I think, that for me as a doctor, the most convincing argument for family planning, responsible parenthood, and sex education was working in the OB Admitting Section every three days for several weeks as a medical student, then as an intern.

The concept of a woman having more than 3 kids for me simply boggles the mind, but there I saw countless grand multiparas (women who have given birth more than 5 times) reaching their status before the age of 30, already on baby number 6 or 7. I'd had to assist at emergency hysterectomies for these women with overused uteruses that refused to contract after delivery, causing them to bleed and bleed and threatening to leave their many children motherless.

On the other end of the spectrum were the young primis - the youngest in my experience was 14, just in her first year of high school, who never had a single pre-natal consult prior to delivery. I can't imagine what kind of parenting these young girls can offer their babies, not when they were hardly out of childhood themselves and were now forced to grow up much too soon.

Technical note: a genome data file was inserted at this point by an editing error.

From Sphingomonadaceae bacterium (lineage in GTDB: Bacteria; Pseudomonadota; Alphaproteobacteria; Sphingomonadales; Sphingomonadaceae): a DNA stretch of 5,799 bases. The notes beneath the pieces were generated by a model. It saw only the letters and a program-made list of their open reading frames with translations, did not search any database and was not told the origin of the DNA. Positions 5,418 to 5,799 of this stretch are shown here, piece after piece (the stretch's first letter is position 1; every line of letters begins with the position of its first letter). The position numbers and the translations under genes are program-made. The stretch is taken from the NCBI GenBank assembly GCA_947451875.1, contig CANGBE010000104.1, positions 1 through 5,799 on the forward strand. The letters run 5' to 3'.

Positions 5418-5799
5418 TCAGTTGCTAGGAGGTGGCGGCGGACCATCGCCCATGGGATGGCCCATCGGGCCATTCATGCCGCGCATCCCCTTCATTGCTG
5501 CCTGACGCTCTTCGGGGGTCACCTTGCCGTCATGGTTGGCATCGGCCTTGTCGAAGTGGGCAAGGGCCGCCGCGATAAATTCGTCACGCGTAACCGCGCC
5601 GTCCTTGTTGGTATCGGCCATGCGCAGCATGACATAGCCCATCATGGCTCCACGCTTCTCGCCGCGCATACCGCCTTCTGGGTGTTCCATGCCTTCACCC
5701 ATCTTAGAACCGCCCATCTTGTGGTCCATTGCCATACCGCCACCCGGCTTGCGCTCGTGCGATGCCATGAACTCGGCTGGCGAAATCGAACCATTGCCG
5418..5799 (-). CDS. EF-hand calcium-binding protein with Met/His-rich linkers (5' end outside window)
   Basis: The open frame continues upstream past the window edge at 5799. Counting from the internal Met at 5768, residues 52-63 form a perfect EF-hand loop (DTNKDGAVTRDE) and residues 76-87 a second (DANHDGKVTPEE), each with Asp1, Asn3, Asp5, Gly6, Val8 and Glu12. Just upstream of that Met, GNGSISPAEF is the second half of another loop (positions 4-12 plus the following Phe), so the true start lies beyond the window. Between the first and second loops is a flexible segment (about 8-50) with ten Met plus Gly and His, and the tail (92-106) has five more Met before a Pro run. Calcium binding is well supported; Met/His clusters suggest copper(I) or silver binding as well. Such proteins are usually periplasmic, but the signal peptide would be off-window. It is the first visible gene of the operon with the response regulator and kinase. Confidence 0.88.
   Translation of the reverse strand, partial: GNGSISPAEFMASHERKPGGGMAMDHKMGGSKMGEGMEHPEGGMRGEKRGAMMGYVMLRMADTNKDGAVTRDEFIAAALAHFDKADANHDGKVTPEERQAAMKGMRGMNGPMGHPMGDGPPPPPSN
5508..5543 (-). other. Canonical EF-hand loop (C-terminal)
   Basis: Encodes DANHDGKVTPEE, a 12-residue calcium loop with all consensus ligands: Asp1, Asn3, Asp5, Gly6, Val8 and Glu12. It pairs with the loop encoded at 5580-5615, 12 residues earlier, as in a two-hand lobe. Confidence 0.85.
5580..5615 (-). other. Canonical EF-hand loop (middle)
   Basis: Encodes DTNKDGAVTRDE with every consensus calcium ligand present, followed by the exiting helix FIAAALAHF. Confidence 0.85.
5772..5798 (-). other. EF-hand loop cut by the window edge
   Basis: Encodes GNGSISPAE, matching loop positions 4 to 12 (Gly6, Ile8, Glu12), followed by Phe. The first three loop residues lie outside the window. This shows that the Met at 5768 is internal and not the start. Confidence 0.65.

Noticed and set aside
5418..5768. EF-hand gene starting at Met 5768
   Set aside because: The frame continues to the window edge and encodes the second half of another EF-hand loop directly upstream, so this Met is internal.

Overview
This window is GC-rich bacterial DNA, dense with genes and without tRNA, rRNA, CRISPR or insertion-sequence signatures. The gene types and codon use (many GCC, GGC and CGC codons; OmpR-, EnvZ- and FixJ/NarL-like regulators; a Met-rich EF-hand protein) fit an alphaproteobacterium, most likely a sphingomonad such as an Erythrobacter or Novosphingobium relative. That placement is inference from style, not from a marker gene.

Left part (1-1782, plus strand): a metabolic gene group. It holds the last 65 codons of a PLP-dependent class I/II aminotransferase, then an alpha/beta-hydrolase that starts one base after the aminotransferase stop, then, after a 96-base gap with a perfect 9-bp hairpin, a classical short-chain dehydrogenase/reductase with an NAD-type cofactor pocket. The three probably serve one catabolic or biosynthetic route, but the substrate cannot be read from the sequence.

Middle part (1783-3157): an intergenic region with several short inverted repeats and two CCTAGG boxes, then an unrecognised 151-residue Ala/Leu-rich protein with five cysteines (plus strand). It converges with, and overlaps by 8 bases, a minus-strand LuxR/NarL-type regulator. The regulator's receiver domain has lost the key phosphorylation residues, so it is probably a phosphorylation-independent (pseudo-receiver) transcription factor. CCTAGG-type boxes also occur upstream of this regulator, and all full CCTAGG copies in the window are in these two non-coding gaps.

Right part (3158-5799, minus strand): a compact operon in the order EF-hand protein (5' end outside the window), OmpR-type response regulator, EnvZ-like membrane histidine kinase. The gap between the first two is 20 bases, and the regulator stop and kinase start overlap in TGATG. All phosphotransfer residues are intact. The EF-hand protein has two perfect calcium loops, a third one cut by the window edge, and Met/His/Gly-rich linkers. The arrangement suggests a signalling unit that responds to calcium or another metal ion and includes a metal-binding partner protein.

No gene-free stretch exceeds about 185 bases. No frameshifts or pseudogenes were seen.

And then there were the women who came in for induced abortions that were not completed, septic, bleeding, and often on the brink of death. It was both fascinating and appalling how creative and innovative some of these very desperate women would be in trying to terminate their unwanted pregnancies, turning to methods ranging from the sedate to the bizarre. Some are lucky enough to make it through. Some are not.

Do I believe passing the Reproductive Health Act will change the stories of the women who I've talked about above? Maybe, maybe not. But let's not lose sight of the fact that in the end, no one but the couples themselves can dictate what they do in their bedroom, in their sex life, and in their family lives. No one can argue with that. Isn't it then only right that they are given the chance to make informed choices?


Panaderos said...

I agree with your views 100%. Better late than never but we do need a sensible planned parenthood program in the country. By voicing its opposition, the Church is simply being true to its God. However, politicians and government leaders owe it to the people to look at this issue objectively and free from undue influence from religious and political organizations. The nation's ability to survive and prosper is at stake here.